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The role of gender relations in uptake of mass drug administration for lymphatic filariasis in Alor District, Indonesia

Overview of attention for article published in Parasites & Vectors, March 2018
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About this Attention Score

  • Above-average Attention Score compared to outputs of the same age (56th percentile)

Mentioned by

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5 tweeters
facebook
1 Facebook page

Citations

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7 Dimensions

Readers on

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66 Mendeley
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Title
The role of gender relations in uptake of mass drug administration for lymphatic filariasis in Alor District, Indonesia
Published in
Parasites & Vectors, March 2018
DOI 10.1186/s13071-018-2689-8
Pubmed ID
Authors

Alison Krentel, Kaye Wellings

Abstract

The Global Programme to Eliminate Lymphatic Filariasis has set 2020 as a target to eliminate lymphatic filariasis (LF) as a public health problem through mass drug administration (MDA) to all eligible people living in endemic areas. To obtain a better understanding of compliance with LF treatment, a qualitative study using 43 in-depth interviews was carried out in Alor District, Indonesia to explore factors that motivate uptake of LF treatment, including the social and behavioural differences between compliant and non-compliant individuals. In this paper, we report on the findings specific to the role of family and gender relations and how they affect compliance. The sample comprised 21 men and 22 women; 24 complied with treatment while 19 did not. Gender relations emerged as a key theme in access, uptake and compliance with MDA. The view that the husband, as head of household, had the power, control, and in some cases the responsibility to influence whether his wife took the medication was common among both men and women. Gender also affected priorities for health care provision in the household as well as overall decision making regarding health in the household. Four models of responsibility for health decision making emerged: (i) responsibility resting primarily with the husband; (ii) responsibility resting primarily with the wife; (iii) responsibility shared equally by both husband and wife; and (iv) responsibility autonomously assumed by each individual for his or her own self, regardless of the course of action of the other spouse. (i) Gender relations and social hierarchy influence compliance with LF treatment because they inherently affect decisions taken within the household regarding health; (ii) health care interventions need to take account of the complexity of gender roles; (iii) the fact that women's power tends to be implicit and not overtly recognised in the household or the community has important implications for health care interventions; (iv) campaigns and other preventive interventions need to take account of the diversity of patterns of health care decision-making and responsibility in specific communities so that social mobilisation messages can be tailored appropriately.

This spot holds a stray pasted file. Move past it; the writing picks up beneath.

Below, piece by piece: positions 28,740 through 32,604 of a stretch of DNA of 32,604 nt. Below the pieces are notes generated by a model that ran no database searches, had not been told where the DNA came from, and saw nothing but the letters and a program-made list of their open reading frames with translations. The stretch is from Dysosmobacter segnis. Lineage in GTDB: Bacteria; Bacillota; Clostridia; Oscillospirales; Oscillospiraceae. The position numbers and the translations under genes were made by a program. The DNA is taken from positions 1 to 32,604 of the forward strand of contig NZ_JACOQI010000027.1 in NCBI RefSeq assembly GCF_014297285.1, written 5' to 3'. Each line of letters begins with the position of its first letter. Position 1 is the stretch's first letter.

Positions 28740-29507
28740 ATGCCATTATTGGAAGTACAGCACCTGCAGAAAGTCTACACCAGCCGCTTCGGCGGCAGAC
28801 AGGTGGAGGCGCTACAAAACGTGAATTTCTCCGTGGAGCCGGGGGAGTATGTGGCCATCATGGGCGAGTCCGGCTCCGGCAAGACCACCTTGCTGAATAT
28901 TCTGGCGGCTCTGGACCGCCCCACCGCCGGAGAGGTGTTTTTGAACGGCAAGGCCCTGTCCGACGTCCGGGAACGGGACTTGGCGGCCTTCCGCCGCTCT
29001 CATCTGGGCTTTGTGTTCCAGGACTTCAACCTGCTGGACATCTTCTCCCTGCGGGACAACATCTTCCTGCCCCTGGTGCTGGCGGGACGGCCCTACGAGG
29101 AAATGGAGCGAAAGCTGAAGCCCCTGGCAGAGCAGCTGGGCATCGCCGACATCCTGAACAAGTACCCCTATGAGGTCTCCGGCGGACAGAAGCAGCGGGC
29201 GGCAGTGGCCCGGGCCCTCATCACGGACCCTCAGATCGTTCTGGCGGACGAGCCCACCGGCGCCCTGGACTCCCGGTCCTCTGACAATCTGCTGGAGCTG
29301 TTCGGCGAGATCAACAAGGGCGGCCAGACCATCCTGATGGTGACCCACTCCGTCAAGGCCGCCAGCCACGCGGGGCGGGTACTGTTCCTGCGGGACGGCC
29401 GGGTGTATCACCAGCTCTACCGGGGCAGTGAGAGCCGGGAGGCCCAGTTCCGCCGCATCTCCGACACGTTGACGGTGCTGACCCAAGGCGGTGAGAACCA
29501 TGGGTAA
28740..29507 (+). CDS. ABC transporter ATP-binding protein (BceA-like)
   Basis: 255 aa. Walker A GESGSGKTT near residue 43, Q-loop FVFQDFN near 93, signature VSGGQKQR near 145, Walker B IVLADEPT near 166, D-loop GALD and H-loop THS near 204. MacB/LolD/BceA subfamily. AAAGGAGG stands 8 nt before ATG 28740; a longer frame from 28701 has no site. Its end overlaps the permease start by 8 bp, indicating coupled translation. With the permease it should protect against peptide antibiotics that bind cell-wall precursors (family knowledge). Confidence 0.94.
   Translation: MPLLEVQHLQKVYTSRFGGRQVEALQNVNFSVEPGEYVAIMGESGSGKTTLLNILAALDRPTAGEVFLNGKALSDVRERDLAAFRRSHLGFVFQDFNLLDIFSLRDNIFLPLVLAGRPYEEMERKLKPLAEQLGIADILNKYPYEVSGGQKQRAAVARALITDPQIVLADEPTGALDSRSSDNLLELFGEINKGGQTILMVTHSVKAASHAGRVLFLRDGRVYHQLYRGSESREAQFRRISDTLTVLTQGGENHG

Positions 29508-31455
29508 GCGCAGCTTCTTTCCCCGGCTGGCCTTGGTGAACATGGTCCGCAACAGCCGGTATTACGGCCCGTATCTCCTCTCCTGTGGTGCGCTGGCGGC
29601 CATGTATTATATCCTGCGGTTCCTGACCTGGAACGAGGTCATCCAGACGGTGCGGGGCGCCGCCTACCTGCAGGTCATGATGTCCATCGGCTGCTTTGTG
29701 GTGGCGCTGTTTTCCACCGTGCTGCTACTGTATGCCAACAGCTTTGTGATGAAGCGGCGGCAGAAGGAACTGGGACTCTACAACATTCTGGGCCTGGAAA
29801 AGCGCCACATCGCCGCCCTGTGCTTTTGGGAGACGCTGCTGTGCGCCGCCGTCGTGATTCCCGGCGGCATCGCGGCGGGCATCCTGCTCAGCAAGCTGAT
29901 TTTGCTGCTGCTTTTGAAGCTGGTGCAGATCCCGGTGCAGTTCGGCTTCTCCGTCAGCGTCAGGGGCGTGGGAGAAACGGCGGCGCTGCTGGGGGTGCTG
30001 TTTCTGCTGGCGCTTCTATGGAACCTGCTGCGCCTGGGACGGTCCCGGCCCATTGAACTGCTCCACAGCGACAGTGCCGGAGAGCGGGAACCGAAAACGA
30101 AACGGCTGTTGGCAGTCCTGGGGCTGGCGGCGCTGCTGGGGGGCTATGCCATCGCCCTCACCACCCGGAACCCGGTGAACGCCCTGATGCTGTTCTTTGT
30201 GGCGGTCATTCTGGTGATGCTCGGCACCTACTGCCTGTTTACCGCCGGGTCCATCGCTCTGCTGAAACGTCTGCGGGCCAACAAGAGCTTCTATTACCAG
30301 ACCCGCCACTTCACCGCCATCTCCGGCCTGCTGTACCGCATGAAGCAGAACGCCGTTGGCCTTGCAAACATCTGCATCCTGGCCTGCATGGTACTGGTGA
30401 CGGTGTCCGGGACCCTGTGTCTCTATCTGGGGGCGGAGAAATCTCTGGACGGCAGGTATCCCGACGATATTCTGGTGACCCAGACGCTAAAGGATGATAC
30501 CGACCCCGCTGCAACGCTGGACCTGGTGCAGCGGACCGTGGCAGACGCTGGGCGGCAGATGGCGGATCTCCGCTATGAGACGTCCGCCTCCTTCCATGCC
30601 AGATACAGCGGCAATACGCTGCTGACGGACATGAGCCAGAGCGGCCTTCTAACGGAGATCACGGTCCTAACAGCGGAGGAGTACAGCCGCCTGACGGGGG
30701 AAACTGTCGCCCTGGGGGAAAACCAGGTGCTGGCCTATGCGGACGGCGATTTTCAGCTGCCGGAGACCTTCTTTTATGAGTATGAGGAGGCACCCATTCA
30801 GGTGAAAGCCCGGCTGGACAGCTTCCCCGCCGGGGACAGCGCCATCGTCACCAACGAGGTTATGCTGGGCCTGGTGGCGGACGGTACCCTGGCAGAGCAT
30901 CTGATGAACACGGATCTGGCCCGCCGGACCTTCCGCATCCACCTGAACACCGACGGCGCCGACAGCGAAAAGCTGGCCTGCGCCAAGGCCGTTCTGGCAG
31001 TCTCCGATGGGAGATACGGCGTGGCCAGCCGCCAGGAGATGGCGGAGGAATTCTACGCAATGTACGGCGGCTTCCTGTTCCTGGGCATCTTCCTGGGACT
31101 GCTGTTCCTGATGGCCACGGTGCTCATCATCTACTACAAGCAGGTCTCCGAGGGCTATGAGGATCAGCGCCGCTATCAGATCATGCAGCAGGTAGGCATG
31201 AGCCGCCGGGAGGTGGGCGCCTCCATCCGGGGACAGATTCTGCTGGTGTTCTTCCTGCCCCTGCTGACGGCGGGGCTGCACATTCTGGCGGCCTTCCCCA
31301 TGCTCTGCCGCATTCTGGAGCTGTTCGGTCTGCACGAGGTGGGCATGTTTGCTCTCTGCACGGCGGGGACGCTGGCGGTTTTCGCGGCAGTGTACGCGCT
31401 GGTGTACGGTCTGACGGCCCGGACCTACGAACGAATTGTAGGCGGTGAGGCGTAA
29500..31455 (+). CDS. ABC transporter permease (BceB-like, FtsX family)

Twitter Demographics

The data shown below were collected from the profiles of 5 tweeters who shared this research output. Click here to find out more about how the information was compiled.

Mendeley readers

The data shown below were compiled from readership statistics for 66 Mendeley readers of this research output. Click here to see the associated Mendeley record.

Geographical breakdown

Country Count As %
Unknown 66 100%

Demographic breakdown

Readers by professional status Count As %
Student > Bachelor 10 15%
Researcher 9 14%
Lecturer 7 11%
Student > Master 7 11%
Student > Ph. D. Student 4 6%
Other 8 12%
Unknown 21 32%
Readers by discipline Count As %
Medicine and Dentistry 16 24%
Nursing and Health Professions 5 8%
Social Sciences 4 6%
Biochemistry, Genetics and Molecular Biology 3 5%
Agricultural and Biological Sciences 3 5%
Other 11 17%
Unknown 24 36%

Attention Score in Context

This research output has an Altmetric Attention Score of 3. This is our high-level measure of the quality and quantity of online attention that it has received. This Attention Score, as well as the ranking and number of research outputs shown below, was calculated when the research output was last mentioned on 05 January 2019.
All research outputs
#8,248,437
of 15,622,089 outputs
Outputs from Parasites & Vectors
#1,510
of 4,192 outputs
Outputs of similar age
#120,084
of 280,022 outputs
Outputs of similar age from Parasites & Vectors
#1
of 2 outputs
Altmetric has tracked 15,622,089 research outputs across all sources so far. This one is in the 46th percentile – i.e., 46% of other outputs scored the same or lower than it.
So far Altmetric has tracked 4,192 research outputs from this source. They receive a mean Attention Score of 4.7. This one has gotten more attention than average, scoring higher than 62% of its peers.
Older research outputs will score higher simply because they've had more time to accumulate mentions. To account for age we can compare this Altmetric Attention Score to the 280,022 tracked outputs that were published within six weeks on either side of this one in any source. This one has gotten more attention than average, scoring higher than 56% of its contemporaries.
We're also able to compare this research output to 2 others from the same source and published within six weeks on either side of this one. This one has scored higher than all of them